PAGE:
Is your business ‘alive’?
Successful businesses need almost human characteristics in order to adapt to constantly changing conditions
Remember the DVD shops and travel agencies that used to be found on every other block in residential neighbourhoods across Hong Kong? Some are still there, but many have shuttered as online alternatives put them out of business.
The rise of digital services has caused profound changes in the business landscape globally. If companies want to survive and thrive, they need to become what we call “living businesses”. That is, businesses that almost has human characteristics – responsive, emotive, ambitious – and can shift their weight when the ground moves beneath them.
In today’s business landscape, the ground is constantly moving in unpredictable ways. Most companies in Hong Kong standing on that constantly moving patch resemble old-fashioned robots: full of cogs and wheels – and thus slow, clumsy and prone to fall.
Living businesses are not about cogs and wheels. They are about employees who are willing to continually adapt and change. To foster this, companies need to nurture their people to help them grow.
They need to put all the people in their company first and break down their existing models, particularly if their models are full of old-fashioned organisational silos that hinder cooperation and change. That means shifting the focus from hierarchy to competency; from functional silos to fluid teams; from administration to responsibility. This encourages employees, from the very top to the latest hire, to embrace a “change” mindset.
For many Hong Kong management teams this is controversial. It runs at odds with the way they have always run their business. It challenges hierarchical leadership. It requires employees to think dynamically and share their views. It throws out the window rote learning and embraces continuous education.
But winners in the digital era have successfully embraced a change mindset. This does not mean they simply hire a “chief digital officer” and call it a done deal. It means they changed their pre-digital era structures, thinking and boundaries. They have not just repeated the old behaviours of focusing on sales performance, quarterly results and managing to the numbers. They have not just stuck to the same old silos or departments that hinder true collaboration or the same old hierarchies that suppress initiative, entrepreneurship and taking responsibility.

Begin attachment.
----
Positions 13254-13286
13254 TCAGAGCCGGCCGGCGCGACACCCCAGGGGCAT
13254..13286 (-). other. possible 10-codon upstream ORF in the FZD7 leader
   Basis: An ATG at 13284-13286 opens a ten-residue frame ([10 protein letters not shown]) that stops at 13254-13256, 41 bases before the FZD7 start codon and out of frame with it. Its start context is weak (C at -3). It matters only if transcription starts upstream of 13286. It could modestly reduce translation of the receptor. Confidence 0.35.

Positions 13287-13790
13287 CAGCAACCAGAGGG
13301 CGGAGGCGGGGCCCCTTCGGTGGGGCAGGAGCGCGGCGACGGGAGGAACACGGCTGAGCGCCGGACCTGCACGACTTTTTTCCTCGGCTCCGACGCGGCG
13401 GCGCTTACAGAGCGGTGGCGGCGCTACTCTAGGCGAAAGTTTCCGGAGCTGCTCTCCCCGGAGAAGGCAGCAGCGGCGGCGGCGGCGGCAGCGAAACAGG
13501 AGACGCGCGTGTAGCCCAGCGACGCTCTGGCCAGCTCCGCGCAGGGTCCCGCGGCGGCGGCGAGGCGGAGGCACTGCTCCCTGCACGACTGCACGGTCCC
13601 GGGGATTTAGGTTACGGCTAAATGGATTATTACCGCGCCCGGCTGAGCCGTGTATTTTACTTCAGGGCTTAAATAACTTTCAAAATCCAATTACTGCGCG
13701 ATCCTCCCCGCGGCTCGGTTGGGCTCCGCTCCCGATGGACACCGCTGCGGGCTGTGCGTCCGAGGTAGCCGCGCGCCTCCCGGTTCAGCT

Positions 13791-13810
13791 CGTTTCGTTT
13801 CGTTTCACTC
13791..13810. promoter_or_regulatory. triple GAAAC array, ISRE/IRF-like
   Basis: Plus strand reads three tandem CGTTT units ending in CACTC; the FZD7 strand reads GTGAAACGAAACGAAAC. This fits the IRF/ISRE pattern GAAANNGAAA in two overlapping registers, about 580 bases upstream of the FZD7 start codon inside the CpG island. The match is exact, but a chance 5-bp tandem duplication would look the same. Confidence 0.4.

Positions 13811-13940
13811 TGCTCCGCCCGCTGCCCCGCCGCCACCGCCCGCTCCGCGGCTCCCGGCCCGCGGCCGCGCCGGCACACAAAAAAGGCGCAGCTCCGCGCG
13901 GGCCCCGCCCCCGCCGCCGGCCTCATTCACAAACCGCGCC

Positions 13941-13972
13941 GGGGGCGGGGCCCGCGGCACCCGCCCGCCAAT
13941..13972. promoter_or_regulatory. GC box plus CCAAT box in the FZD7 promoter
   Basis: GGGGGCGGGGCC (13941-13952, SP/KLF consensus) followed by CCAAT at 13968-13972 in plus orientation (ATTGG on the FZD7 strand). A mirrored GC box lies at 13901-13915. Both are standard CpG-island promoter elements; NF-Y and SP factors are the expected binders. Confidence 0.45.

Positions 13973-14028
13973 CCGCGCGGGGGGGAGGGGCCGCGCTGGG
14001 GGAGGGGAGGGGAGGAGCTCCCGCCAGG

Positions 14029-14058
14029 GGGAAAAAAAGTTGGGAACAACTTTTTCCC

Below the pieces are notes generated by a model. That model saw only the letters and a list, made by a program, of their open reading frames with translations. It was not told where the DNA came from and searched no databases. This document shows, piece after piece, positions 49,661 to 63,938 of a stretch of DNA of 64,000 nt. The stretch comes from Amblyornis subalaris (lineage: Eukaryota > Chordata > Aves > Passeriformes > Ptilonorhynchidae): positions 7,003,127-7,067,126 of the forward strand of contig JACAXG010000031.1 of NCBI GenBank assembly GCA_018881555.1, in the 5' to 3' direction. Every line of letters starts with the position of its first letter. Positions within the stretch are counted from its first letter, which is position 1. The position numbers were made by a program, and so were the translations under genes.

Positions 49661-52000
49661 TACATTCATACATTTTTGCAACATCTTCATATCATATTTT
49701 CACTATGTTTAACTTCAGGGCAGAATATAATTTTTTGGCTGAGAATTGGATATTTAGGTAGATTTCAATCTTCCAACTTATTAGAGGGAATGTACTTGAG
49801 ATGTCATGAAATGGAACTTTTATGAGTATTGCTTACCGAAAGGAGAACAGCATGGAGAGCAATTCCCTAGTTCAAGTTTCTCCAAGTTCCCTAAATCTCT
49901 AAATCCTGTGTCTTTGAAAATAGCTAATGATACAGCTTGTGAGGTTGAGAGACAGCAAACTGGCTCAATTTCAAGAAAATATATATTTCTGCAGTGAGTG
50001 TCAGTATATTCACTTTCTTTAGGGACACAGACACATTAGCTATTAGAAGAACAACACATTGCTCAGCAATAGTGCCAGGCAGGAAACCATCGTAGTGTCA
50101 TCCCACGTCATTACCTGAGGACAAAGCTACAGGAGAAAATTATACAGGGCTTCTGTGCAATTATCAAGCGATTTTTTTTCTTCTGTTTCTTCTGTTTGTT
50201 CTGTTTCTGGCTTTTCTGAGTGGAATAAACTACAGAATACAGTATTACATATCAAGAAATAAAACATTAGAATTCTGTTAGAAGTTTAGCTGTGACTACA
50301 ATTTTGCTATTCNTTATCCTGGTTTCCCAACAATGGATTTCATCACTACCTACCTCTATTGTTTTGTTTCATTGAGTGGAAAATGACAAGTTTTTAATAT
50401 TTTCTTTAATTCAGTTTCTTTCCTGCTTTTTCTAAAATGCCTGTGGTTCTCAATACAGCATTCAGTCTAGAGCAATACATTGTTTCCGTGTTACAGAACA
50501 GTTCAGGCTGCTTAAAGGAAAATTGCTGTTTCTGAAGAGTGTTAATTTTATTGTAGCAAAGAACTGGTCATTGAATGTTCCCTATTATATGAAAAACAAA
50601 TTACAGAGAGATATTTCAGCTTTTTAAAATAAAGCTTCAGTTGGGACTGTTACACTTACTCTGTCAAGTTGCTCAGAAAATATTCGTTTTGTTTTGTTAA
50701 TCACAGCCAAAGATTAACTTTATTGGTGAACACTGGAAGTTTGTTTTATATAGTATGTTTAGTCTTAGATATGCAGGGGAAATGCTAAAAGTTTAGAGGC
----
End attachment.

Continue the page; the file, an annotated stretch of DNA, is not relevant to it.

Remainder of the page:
Today’s (and tomorrow’s) successful companies create conditions in which people develop a change mindset and embrace the new business environment. How? They get their people involved in the development process to find out which of their trailblazing ideas might fly and which will fall flat. One key difference separating a living business from a traditional organisation is that decision-making is driven a lot more by competence and a lot less by hierarchy.
Consider some global examples of companies embracing concepts of a living business. US-based online clothing and shoe store Zappos has no job postings or hierarchy. Roles are created for employees, all of whom start in the call centre. Teams self-manage in circles dedicated to a purpose. These circles operate in parallel, there is no hierarchical authority from central business functions, only advice. FedEx created a six-month emotional intelligence training programme for new managers to bolster their people-first leadership in a business geared to deliver pace. They also certified some employees as emotional intelligence trainers to improve peer learning and make the competencies go deep into FedEx.
These are examples of companies that are making efforts to focus on their people in order to survive and thrive in the digital era. For each company the approach will be different but management should start with a focus on how they can inspire their people to make changes appropriate for their business in a new digital world order.
Managers should think about what it takes to make their business thrive: that means nurturing, support and space to grow. They should keep at the forefront of their mind the question: is my business alive?
Inaki Amate is managing director for Hong Kong at Fjord, design and innovation from Accenture Interactive